LG’s version is nicknamed Full Vision, with the 5.7” screen bright and crisp as it delivers 1440x2880 resolution and 564 ppi pixel density. The new dimensions make the G6 appear longer, with less of the width associated with 5.7” screens. In fact, compared to the 5.7” G6 the 5.3” LG G5 is 2 mm wider.
In terms of image quality, there is very little the G6 cannot display in nuanced and detailed fashion. For users that enjoy their mobile games, or watching videos and movies, the G6 is a great option to consider.
Furthermore, the Full Vision display has been optimised for the UX 6.0 UI, which is layered atop Android 7.0 (Nougat). It means that things are bit more spread out, and scaled accordingly when browsing through app screens and menus.
LG has also put to use aspects like the Square Camera mode, which allows the viewfinder to take up the top half of the screen, and quick preview of the image captured appearing below. Added to this is the ability to compose collage-type photos, as well as contact images and reply options displaying on the same 18:9 screen when receiving or making calls.
Is the 18:9 ratio the sole reason to get your hands on the G6? No, but it shows at the very least that LG has put the increased screen real estate to good use, and not simply integrated it as part of a sales gimmick.
Efficiently set up
So the display is longer, but what about the internal specs, we hear you ask. Indeed, the G6 is no shrinking violet in that regard. Predecessors of this iteration have also been well specced, but it is worth noting that the G6 does not sport Qualcomm’s most powerful CPU of the moment, the Snapdragon 835, instead opting for the Snapdragon 821.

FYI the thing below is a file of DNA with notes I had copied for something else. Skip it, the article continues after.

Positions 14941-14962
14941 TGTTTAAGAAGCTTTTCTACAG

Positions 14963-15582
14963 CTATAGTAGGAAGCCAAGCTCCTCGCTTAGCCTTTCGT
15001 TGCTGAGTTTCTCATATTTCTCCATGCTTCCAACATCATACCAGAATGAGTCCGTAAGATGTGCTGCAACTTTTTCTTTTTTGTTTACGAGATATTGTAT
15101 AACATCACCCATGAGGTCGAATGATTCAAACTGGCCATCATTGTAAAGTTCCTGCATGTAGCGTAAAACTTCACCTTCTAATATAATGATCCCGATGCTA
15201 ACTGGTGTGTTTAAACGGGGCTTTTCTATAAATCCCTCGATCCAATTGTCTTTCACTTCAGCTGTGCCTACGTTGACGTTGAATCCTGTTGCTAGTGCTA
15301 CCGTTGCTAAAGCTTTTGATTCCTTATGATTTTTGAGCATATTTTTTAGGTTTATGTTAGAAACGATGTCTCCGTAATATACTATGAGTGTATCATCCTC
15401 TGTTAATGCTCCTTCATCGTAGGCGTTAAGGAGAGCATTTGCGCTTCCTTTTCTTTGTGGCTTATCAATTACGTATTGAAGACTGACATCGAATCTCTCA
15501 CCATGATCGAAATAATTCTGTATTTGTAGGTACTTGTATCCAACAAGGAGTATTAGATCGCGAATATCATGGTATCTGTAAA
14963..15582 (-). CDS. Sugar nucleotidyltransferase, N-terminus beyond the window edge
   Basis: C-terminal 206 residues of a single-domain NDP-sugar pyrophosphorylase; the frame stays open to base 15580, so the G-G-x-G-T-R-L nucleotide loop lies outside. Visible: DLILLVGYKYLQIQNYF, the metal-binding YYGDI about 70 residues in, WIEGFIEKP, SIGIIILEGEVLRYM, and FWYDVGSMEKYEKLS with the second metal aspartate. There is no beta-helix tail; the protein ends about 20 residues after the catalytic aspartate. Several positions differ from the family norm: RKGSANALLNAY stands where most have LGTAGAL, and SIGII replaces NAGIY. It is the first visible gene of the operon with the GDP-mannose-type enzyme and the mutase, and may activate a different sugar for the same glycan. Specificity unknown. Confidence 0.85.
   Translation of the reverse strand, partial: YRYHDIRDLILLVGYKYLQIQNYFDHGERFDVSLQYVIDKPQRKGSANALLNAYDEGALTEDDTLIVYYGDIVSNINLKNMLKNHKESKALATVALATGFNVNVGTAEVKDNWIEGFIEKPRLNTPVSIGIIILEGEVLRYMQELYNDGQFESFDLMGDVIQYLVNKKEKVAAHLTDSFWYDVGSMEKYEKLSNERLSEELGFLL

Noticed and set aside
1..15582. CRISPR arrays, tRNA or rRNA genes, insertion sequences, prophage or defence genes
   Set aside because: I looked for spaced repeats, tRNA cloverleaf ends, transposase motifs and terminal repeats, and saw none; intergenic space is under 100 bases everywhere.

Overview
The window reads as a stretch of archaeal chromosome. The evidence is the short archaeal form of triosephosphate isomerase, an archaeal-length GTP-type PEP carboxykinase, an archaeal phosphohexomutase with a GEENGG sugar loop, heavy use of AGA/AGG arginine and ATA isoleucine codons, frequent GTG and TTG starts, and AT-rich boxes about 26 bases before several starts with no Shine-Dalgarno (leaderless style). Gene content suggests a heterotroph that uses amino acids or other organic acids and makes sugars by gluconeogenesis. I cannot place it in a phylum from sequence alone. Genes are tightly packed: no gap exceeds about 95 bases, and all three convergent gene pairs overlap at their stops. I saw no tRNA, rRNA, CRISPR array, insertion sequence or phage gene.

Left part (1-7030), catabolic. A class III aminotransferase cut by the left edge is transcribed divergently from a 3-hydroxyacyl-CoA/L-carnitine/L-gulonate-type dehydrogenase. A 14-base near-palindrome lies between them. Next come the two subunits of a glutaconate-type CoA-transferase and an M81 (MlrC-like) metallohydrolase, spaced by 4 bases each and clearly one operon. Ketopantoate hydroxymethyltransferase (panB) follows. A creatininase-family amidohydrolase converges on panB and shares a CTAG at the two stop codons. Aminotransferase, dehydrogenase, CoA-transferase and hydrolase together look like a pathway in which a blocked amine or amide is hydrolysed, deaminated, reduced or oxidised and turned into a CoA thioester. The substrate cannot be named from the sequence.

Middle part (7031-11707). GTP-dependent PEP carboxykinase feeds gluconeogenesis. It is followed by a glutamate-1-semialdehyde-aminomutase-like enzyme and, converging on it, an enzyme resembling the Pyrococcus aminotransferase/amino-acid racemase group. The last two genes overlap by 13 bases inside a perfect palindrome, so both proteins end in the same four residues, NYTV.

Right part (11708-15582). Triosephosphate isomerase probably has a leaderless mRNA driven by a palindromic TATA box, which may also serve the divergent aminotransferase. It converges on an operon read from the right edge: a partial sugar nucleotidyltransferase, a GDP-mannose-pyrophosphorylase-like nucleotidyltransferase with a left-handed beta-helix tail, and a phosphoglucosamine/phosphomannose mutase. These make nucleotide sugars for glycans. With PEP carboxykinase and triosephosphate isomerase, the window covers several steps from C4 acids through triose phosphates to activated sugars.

Housing a pair of dual-core processors that yield a speed of 2.35 GHz and 1.6 GHz respectively, they’re combined with 4 GB of RAM to deliver a more than capable multitasking experience. In terms of benchmarking, this resulted in a 137 637 score on AnTuTu (v6.2.7), which is only bested by the Huawei P10’s 143 668, among phones we’ve reviewed to date.
Shifting to the camera setup, a dual lens is once again present as were on the G5. The improvements, however, come in the form of megapixels, with a 13 MP primary and 13 MP wide angle lens. It’s the latter that proves most impressive, as it also did in the G5. The ability to capture more content is welcome, and with the 18:9 screen is a good compliment.
We did have a few troubles with the camera when using the primary lens, as the White Balance and Brightness toggles popping up on-screen at odd times. For a user that simply wants to point and shoot then, the G6 may rove a bit too finicky for their liking. If, however, you do enjoy playing around with the settings of the camera to produce interesting shots, the G6 comes recommended.
Images taken with the LG G6.
We must admit that when we first encountered the G6 at MWC, it did not immediately strike us as noteworthy. While reviewing it, however, that opinion has changed, with this flagship winning us over by delivering all the essential elements of a great smartphone experience.
For the first time since the G3, it appears as if LG is keeping things simple and focusing on ensuring all the key elements are top notch. When you factor in the G6 (Ice Platinum only) is retailing for a recommended R12 099 locally - a solid R3k less than some of its competitors - it becomes even more appealing. If you’re in the market for a high-spec, no-fuss flagship, the LG G6 is it.